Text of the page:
Management Magazine
Technology

Technology stirs up farming

The future looks very bright for small-scale farmers as the initiatives embracing the power of technology keep increasing by the day.

By THRITY ENGINEER – MBUTHIA

When one goes into business, the first step is assessing the viability of the business. Is there a potential market for the product? If it is one sector that has a ready answer to that question, it would be agribusiness. Food is a necessary and essential commodity for human beings and animals too. 

Perspectives

Mary is a self-proclaimed foodie. She loves a great steak with mushroom sauce and fresh veggies. Having grown up in the city, Mary has no clue how cattle or goats are reared. She has no idea whether mushrooms grow below the ground or above the ground and how much sunlight they need. Asparagus, french beans and peas are some of her favorite vegetables, but again she can’t tell you much about how these vegetables are grown. Mary does like her ingredients to be fresh and has often wondered what it would take if she invested in her own farm. Where would she start? She has no clue.

Emily is a dairy farmer in Eldoret. She has a full- time job as a finance director but has set up a farm with a focus on milk production, and wants to expand into production of dairy products like cheese and yogurt. Emily’s challenge is that her educational background has not prepared her for agribusiness, so she doesn’t understand diseases affecting dairy cattle or how to increase milk yield based on the quality and type of feeds. Her farm hands have been misleading her and she has lost a lot of money.

Mutua has a small farm where he plants watermelons. He grows and sells water melons to support his family and is able to pay school fees for his five children. Mutua wishes he could sell the water melons in Nairobi where he is sure to get better returns, but does not know where and how to go about this. He also needs a loan so that he can scale up his business. This is proving impossible to get.

Emily and Mutua are small scale farmers who are trying to support their families and invest in agribusiness. Yet the dearth of information in this area, is hampering their efforts – from the low yields and low profitability, to challenges of accessing markets, credit options and farming equipment. Mary could be a potential investor but does not have the relevant knowledge. 

One million farmer initiative

The World Bank Group recently partnered with various stakeholders in the country to introduce the one million farmer initiative aimed at increasing food production. The initiative wants to use digital technologies to assist farmers to access important information that can help them with their farming projects and provide details like possible routes to market. The initiative is in its infancy stage where the first phase includes selecting a group of tech innovators and putting them into an incubation program that will allow the development of specific tech that is designed to assist small-scale farmers.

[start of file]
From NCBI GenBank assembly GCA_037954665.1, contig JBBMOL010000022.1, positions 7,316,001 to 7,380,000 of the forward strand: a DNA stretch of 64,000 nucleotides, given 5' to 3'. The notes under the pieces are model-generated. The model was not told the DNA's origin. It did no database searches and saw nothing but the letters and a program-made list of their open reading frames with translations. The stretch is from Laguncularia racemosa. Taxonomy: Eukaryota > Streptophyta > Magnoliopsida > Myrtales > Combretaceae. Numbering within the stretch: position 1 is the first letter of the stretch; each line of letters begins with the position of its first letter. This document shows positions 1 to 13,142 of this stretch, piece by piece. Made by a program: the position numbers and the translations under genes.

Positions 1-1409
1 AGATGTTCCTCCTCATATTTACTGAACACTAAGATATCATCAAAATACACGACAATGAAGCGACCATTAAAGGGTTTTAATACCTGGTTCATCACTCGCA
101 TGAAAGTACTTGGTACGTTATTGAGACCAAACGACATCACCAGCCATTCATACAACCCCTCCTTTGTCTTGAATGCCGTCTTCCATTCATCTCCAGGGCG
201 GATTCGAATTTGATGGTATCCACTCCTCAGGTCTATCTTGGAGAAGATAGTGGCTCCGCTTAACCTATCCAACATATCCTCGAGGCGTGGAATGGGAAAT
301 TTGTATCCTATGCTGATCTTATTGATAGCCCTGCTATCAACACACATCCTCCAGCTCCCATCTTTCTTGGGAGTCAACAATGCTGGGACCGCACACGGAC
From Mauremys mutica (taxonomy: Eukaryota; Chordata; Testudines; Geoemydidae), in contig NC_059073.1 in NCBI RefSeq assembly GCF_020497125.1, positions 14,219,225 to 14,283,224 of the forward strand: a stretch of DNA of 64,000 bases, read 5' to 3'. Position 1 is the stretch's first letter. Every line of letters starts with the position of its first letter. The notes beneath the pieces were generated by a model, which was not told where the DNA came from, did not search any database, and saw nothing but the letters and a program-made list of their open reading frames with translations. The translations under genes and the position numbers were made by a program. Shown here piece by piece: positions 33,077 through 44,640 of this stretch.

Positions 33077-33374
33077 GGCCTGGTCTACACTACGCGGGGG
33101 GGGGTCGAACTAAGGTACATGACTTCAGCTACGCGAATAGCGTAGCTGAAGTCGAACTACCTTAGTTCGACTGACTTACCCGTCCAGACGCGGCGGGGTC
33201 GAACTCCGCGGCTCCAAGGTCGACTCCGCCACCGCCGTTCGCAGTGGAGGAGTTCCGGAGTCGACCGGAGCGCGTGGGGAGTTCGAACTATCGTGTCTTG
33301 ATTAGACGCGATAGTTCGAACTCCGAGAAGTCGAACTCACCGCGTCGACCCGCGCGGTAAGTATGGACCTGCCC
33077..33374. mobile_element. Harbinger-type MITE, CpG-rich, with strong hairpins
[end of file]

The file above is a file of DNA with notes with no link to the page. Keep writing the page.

In 2017 SAP launched a program called SAP Rural Sourcing Management solution with the aim of connecting smallholder farmers and suppliers within the supply chain and to reduce wastage of food produced by ensuring it gets to market.

According to the Founder360 website which focuses on entrepreneurs, innovation and technology advances, the agricultural sector in Kenya employs close to 40 per cent of the total population. It also notes that small-scale farmers do not have access to modern implements and information thus they rely on traditional methods of farming. It goes ahead to highlight startups that are focusing on assisting agribusiness and small-scale farmers in different ways.

At farmers’ disposal

Farm Drive is one such start up that aims to support small scale farmers to access credit facilities even if the farmer is unbanked, providing access to much needed capital to improve production. It embraces the use of data and analytics to access the risk factors before it gives out loans.

Ujuzi Kilimo uses the internet of things (IoT) devices that can monitor and provide data on weather, soil conditions and pest control measures. The vast amounts of data collected and analytics provided mean farmers are making data driven decisions and these can be made in real time. Farmers can also get information on market prices and plan adequately.

Twiga Foods is a mobile based supply platform that connects retailers to the producers of fresh produce, meaning good quality products get to market at lower prices resulting in benefits all the way to the end consumer. 

Websites like Mfarm.co.ke have blog posts that provide information on how to get into first time farming. Safaricom runs a platform called DigiFarm which helps farmers access information and credit among other benefits.

With all these initiatives embracing the power of technology, the future looks very bright for small scale farmers. Emily can expand her business and diversify the portfolio of products, Mutua can invest in better quality inputs and get more profits and Mary can venture into agribusiness without fear, knowing there is great support available. With changes in global weather patterns, delayed or scanty rainfall, the country needs food security and reserves to ensure its citizens have access to affordable and good quality nutrition. 

Let us embrace technology for we must eat! 

Thrity Engineer-Mbuthia is a PhD student of management and leadership at Management University of Africa. She is also a certified executive coach and marketer.  Email: info@thrityengineer.org

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